Today at Cannes, I had an argument with my roommate over the film we’d just seen. That in itself was nothing new, but the content of our conflict was a little different this time.
“Jada,” I asked her, “how many cum shots do you remember from that movie?”
She thought about it for a second before venturing an answer: “Two.” I was surprised.
“There were at least three,” I said. “Maybe even four. Let’s count.”
“Okay. Well, there was the one from the opening scene. And the one where he shoots straight at the camera.”
“And then the other scene where he shoots straight at the camera.”
“Huh. You’re right. I guess there were at least three.” It was settled. Not only did Gaspar Noé’s Love contain a minimum of three cum shots — three more than in any other film you’ve seen in a theater this year, I’d wager — it was also the kind of movie where you could actually lose count.
This has been a rather chaste Cannes so far, but Noé can always be counted on to play the provocateur: His previous films, like Irreversible and Enter the Void, pushed nearly every cinematic envelope imaginable in their depictions of sex and violence. When Love opens, then, with Murphy (Karl Glusman) and Electra (Aomi Muycock) sprawled out naked in bed, pleasing each others’ nether regions in ways that are graphically depicted, it’s almost exactly the sort of shocking image that the Cannes press was expecting from Noé. And yet, as Murphy’s breath became shorter and his penis began to spurt prodigiously — the violins on the soundtrack accompanying him with their own crescendo — I heard the man next to me mutter a French expletive under his breath, perhaps having expected Noé to stop just short of including semen. Did I mention that the movie is in 3-D?
Short on plot but lengthy where it matters, Love follows American expat Murphy as he explores a sexually open relationship in Paris with the alluring Electra. Despite his own on-the-side indiscretions, Murphy gets jealous whenever Electra might be getting it on with someone else, so the two of them decide to compromise in the best possible way by inviting their beautiful blonde neighbor Omi (Klara Kristin) over for a romp with both of them. She’s only 16, but no matter: They’re in France, after all. “I fucking love Europe,” Murphy enthuses as he takes both of them to bed.
Their threesome is Love’s sexual centerpiece, and the scene is presented in one long, barely broken take, shot from above as the three of them cavort in an undeniably erotic encounter. The sequence came just as I’d realized whom the handsome Glusman reminded me of — with his sullen stare and pouty lips, he looks a little like John Mayer — and soon, it wasn’t hard to see his blonde and brunette sex partners as stand-ins for Mayer exes Taylor Swift and Katy Perry. In this version, though, Katy goes way beyond kissing a girl, and once the three of them move into different positions, she’s for damn sure sampling more exotic tastes than cherry Chapstick. (These bodies, it’s implied throughout, are a wonderland.)
Alas, caddish Murphy can’t help but pursue Omi on the side, and soon enough, she’s pregnant, a revelation that drives his real love Electra out of his arms. “I’m a loser,” he grunts to himself in a typically blunt piece piece of dialogue. “Just a dick, and a dick has no brain. A dick has only one purpose. To fuck. And I fucked it up.” According to Noé, his screenplay for Love was seven pages long.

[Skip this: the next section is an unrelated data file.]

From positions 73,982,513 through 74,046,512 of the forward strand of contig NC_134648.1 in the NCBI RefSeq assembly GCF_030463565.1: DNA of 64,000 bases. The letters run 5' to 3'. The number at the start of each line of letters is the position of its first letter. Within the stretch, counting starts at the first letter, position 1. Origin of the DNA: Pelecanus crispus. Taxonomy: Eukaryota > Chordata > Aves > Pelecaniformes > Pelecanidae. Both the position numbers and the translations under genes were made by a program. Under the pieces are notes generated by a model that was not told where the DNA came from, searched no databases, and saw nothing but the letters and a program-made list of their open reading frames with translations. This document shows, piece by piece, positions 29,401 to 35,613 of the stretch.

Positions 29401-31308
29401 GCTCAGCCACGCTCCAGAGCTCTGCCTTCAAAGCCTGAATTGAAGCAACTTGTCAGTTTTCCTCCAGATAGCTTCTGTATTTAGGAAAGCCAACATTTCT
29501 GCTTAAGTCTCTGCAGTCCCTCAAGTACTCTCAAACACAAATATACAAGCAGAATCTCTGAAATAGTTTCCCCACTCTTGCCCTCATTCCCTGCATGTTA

The writer-director couldn’t help but grin at the press conference afterwards; yes, his film had earned some how dare you boos at the morning screening, but would a filmmaker like Noé have settled for anything less? Though he surely knew exactly what cinematic taboos he was testing with Love, Noé insisted that the film was so tame that even a 12-year-old could see it. “I don’t have the impression that there’s any transgression in the film,” he said. “To represent sex, it’s hard not to film genitalia.”
And according to Glusman, a relative unknown who’ll next be seen in Roland Emmerich’s Stonewall, the actors were thrown into the deep end from the get-go. ‘The first day of shooting, Gaspar decided to start us off with a close-up of my genitals,” he laughed. “I was in the bathroom beforehand thinking I should escape to the airport and run off to the United States, that it was the end of a very short career.”
His scene partner, however, found it freeing. “When I was young, I had a lot of complexes about showing my body,” said Kristin, who had never acted before Noé met her a party and cast her to play Murphy’s nubile neighbor. “And then it was like, What the fuck? Why? We are all humans, we are all beautiful. Why be ashamed?”
Certainly, Noé isn’t, and after Blue Is the Warmest Color proved that plentiful pussy-eating can still win the Palme d’Or, perhaps filmmakers will become further emboldened. “If you look up ‘love’ on the internet, you’ll probably find that 50 percent of the images are pornographic,” he said. “You can’t fight what the world has become. It’s now a fact of life, it’s the way things are.” Still, there was one scene that Noé admitted to cutting. “An ejaculation,” he said, which would have brought the total to four. If you’re wondering whether even Gaspar Noé has his limits, perhaps you’ve found them; or else, maybe he’s just saving something for the sequel.